Pitkin County Sheriff parts ways with intoxicated deputy | VailDaily.com

Pitkin County Sheriff parts ways with intoxicated deputy

Jason Auslander
The Aspen Times

ASPEN — A Pitkin County sheriff’s deputy found to be intoxicated while on duty more than two weeks ago no longer works for the agency, Sheriff Joe DiSalvo said Thursday.

George Kremer, 61, was given the option of resigning or being fired and is still deciding which option to choose, DiSalvo said.

“It was really a termination,” he said. “It was the right thing to do.”

A phone message left for Kremer on Thursday was not returned.

Kremer reported for duty at 7 a.m. March 1 and was later dispatched to assist with traffic at a car accident at the intersection of the Aspen Business Center and Highway 82, DiSalvo has said. At about 10:30 a.m. while at the accident scene, another deputy smelled alcohol on Kremer and notified DiSalvo.

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A Colorado State Patrol officer nearby handled the incident and declined to charge Kremer with DUI because he didn’t see him drive, a standard used by CSP officers for any driver, DiSalvo has said. Kremer did drive a marked sheriff’s office car that morning, the sheriff has said.

‘Incredibly Professional’

Kremer had a breath-alcohol content above the legal driving limit of .08 but below a .16, according to DiSalvo. He was charged with misdemeanor, prohibited use of a weapon, because he had his service weapon with him while on duty.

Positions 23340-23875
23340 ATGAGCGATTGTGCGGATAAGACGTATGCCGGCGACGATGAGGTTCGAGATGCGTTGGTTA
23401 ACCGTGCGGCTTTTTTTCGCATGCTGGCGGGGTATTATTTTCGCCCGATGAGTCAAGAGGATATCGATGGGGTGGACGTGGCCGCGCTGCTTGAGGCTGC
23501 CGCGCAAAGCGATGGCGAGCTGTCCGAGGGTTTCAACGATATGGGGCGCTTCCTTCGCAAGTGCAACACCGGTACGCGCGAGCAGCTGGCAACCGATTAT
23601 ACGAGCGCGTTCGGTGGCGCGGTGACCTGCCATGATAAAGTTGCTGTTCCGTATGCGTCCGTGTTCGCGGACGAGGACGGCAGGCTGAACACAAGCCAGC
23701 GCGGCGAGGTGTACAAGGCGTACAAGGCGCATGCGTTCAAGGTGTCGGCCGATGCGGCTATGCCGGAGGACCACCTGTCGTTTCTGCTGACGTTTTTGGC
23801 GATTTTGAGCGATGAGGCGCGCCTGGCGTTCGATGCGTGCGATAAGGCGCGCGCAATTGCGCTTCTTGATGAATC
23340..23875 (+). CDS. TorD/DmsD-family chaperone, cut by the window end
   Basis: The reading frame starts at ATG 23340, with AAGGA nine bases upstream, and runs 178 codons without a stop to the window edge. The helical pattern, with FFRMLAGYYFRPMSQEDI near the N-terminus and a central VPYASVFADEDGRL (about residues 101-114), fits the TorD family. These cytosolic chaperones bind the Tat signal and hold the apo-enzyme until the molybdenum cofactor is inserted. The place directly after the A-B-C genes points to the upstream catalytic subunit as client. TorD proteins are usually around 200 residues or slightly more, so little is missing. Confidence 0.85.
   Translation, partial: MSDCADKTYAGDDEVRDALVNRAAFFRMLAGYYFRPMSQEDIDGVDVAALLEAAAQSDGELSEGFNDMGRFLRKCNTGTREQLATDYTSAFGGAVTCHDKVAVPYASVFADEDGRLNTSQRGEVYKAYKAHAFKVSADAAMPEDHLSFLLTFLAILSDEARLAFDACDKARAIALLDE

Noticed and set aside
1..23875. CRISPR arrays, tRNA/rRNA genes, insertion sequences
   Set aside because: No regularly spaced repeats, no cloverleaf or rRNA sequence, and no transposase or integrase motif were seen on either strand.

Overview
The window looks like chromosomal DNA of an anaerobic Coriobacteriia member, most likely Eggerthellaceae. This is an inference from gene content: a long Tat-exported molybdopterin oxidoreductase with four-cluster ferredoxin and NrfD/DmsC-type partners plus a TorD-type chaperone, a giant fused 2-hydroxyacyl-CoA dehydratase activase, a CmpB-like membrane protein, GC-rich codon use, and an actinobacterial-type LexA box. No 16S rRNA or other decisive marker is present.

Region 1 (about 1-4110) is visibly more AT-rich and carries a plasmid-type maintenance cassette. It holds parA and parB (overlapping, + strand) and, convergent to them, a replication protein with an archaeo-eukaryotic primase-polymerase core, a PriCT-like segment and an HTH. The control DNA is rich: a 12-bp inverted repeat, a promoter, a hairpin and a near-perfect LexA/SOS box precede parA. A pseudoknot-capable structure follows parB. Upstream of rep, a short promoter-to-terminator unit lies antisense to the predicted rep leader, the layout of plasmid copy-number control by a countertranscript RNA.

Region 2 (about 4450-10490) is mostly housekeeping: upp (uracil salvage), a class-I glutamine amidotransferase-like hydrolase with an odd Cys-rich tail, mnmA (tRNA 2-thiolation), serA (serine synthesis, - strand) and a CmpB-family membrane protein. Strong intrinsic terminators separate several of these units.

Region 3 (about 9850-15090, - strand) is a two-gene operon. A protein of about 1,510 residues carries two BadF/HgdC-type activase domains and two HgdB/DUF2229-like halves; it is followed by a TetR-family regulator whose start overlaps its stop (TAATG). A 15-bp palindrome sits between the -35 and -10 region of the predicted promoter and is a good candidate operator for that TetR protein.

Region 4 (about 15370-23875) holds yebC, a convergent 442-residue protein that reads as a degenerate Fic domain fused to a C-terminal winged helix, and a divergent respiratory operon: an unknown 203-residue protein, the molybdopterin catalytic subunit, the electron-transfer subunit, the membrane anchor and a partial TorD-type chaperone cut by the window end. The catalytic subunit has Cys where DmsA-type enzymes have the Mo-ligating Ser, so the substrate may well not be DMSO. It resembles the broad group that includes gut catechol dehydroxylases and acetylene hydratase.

Kremer told The Aspen Times after the incident that he’d stayed up late the night before drinking, and then went to work early. He said he didn’t drink while on duty and no alcohol was found in his vehicle, DiSalvo said.

“George was incredibly professional about this,” DiSalvo said Thursday. “He truly loves Aspen and the history of it. I know this has been hard on him.”

Still, parting ways with Kremer — who worked for the Sheriff’s Office for 19 years — was “the right thing to do,” the sheriff said.

“His behavior is not what the people of Pitkin County expect from their deputies,” DiSalvo said.

Kremer accepted DiSalvo’s decision without issue, he said.

“We both agreed it was something that had to happen,” DiSalvo said.

With Kremer’s departure, the recent retirement of another deputy and the transfer of a third deputy to the Aspen Police Department, the Pitkin County Sheriff’s Office has four vacancies and is currently short-handed, the sheriff said.

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